Why is celiac disease so hard to detect early, and why is early detection of the gluten disorder so crucial? In this article, we’ll discuss these topics and more. Please read my disclosures.
Early detection of celiac disease has baffled researchers for decades, particularly in patients with silent or asymptomatic celiac disease.
Unfortunately, in order to diagnose a patient with celiac disease, the patient must have what is known as “total villous atrophy.” This means the microvilli, which are the hair-like follicles surrounding the small intestine responsible for absorbing nutrients, are flattened and damaged.
In other words, doctors only discover a patient has celiac disease once the damage is done.
But are there warning signs that would allow for the disorder to be detected sooner? And is the limited diagnosis criteria (total villous atrophy) too limiting in the diagnostic process?
In this article, I talk about why I believe early detection of celiac disease is crucial to the health of millions of Americans. I also offer up ideas for how we can better detect and diagnose celiac disease, particularly in at-risk populations, and what doctors can look for to detect celiac disease before the damage is done.
I am not a doctor. Information in this article is either with citation or is of my own opinion. Please consult your healthcare provider before making any changes to your diet and for a proper diagnosis.
Why Early Detection is Crucial
There are several reasons why early detection of celiac disease is crucial:
(1) We need to arrest disease before it starts
As mentioned, doctors cannot diagnose people with celiac disease if they only have partial or mild villous atrophy; a patient must have full villous atrophy in order to “earn” a celiac disease diagnosis.
This means millions of people with mild to moderate villous atrophy may be on the path to an eventual celiac disease diagnosis without even knowing it!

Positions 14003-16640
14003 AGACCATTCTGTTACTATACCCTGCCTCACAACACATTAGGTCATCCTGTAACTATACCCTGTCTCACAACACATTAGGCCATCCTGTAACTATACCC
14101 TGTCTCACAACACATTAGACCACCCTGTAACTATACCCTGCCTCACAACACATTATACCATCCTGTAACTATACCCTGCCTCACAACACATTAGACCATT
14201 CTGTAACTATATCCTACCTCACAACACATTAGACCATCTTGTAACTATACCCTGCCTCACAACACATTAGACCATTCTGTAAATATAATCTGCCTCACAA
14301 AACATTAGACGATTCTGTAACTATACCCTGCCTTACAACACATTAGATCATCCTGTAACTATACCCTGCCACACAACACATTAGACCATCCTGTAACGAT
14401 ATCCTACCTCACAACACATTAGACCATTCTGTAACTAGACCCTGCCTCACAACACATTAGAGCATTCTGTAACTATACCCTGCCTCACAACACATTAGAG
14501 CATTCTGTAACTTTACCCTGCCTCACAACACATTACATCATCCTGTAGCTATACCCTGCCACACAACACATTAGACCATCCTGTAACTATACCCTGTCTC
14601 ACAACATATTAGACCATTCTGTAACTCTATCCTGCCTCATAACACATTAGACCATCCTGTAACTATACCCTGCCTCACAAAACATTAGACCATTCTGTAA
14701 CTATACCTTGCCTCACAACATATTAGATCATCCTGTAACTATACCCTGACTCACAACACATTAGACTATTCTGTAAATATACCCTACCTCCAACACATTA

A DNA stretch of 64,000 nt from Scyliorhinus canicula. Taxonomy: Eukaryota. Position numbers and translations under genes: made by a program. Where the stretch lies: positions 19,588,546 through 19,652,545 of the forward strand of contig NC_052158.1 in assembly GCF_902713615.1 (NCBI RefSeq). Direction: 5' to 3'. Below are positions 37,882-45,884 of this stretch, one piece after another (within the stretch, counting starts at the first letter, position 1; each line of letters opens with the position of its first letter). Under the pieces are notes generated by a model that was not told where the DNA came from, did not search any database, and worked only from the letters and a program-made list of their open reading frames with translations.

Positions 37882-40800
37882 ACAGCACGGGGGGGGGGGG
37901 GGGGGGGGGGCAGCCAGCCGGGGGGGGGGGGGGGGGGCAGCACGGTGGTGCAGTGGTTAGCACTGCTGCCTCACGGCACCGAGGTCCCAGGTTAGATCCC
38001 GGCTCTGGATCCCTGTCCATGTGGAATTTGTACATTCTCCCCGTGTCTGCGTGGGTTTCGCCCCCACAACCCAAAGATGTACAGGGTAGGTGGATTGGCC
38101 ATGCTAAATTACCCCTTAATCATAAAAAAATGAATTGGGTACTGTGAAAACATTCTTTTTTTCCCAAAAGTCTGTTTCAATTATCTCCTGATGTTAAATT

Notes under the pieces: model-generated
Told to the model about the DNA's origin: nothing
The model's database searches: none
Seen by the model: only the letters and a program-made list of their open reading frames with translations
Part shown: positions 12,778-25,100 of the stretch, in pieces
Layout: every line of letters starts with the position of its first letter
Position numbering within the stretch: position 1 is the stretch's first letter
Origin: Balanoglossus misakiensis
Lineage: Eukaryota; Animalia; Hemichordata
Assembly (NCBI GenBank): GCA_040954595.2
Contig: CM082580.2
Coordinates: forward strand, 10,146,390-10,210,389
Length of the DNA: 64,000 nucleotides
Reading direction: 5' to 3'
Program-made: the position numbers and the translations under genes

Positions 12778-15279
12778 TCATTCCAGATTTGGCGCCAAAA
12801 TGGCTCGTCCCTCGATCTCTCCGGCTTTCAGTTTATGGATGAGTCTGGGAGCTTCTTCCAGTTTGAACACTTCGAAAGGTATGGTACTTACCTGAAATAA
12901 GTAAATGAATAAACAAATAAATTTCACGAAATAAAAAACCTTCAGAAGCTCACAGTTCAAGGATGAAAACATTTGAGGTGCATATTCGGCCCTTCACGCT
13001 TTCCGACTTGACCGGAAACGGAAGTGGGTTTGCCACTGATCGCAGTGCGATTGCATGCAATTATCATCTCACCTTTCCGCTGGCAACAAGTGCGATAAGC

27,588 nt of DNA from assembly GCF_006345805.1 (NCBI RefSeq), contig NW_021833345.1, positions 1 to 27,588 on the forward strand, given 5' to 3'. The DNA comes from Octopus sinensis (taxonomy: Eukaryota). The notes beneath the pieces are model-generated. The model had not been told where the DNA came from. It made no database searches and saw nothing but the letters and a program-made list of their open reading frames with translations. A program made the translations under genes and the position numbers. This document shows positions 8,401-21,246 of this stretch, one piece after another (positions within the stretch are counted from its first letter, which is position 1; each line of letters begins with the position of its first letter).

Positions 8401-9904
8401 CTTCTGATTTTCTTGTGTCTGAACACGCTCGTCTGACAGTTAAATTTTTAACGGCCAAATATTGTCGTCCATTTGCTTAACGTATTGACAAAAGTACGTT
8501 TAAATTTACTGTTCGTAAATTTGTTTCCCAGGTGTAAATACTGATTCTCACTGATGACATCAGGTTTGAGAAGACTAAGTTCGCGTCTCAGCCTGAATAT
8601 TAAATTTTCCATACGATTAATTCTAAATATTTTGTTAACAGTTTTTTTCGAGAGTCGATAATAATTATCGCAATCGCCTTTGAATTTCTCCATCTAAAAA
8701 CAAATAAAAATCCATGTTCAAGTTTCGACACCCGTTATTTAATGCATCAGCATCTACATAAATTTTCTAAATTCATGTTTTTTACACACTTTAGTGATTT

This also explains why the vast majority of people diagnosed with celiac disease are diagnosed as either an adult, middle aged and into their senior years.
These individuals may have had mild villous atrophy, but it took them an average of 8-11 years to officially get diagnosed with celiac disease.
This means the disease was allowed to progress, damage the intestinal lining, cause nutritional deficiencies, wreak havoc in the body, put someone at higher risk for accumulating other diseases, and ensures someone will feel sicker and sicker before finally getting help.
(2) The damage can be life-altering
Undiagnosed celiac disease in children can lead to growth and development disorders (which are non-reversible), and puts children at greater “risk of malignant diseases and the emergence of mental disorders.”
This is why it’s essential that a growing and developing child is able to properly absorb nutrients, which is virtually impossible to do with a damaged small intestine.
Doctors in Denver, Colorado followed 1,339 children born from 1993-2004. They followed the children for 20 years and regularly tested them for the development of transglutaminase auto-antibodies (tTGA), a marker for celiac disease. They found that 112 children developed celiac disease autoimmunity, and 66 of those patients eventually also met criteria for celiac disease. Of the children diagnosed with celiac disease, 30 percent had silent celiac (asymptomatic).
This study offers several important findings to understanding the critical nature of early detection in children:
(a) The study found that celiac disease was three times as prevalent in this test group than in the U.S. population. This either suggests that the prevalence of celiac disease is much higher than original researchers noted, or more likely, that the occurrence of celiac disease in this generation of children is triple the national average. The fact that this new generation of children may be more susceptible to celiac disease makes the urgency for early detection even more critical.
(b) The study’s findings also suggest the case for more widespread screening for celiac disease in children. Screening should be done throughout adolescence (and even into adulthood), as nearly half of diagnosed participants developed celiac disease after the age of five.
(3) Too many people remain undiagnosed
About one percent of the population or 1 in 100 people have celiac disease, however, the kicker is that 80 percent of people with celiac disease don’t know they have it! This adds up to about 1.4 million people in the U.S. who have no clue that celiac disease is raging inside of them.
Without better screening techniques and recognition of celiac disease symptoms beyond digestive disorders, I don’t know that people will be able to detect the disease early enough before it turns into a more serious disorder(s).
(4) Better long-term outcomes for patients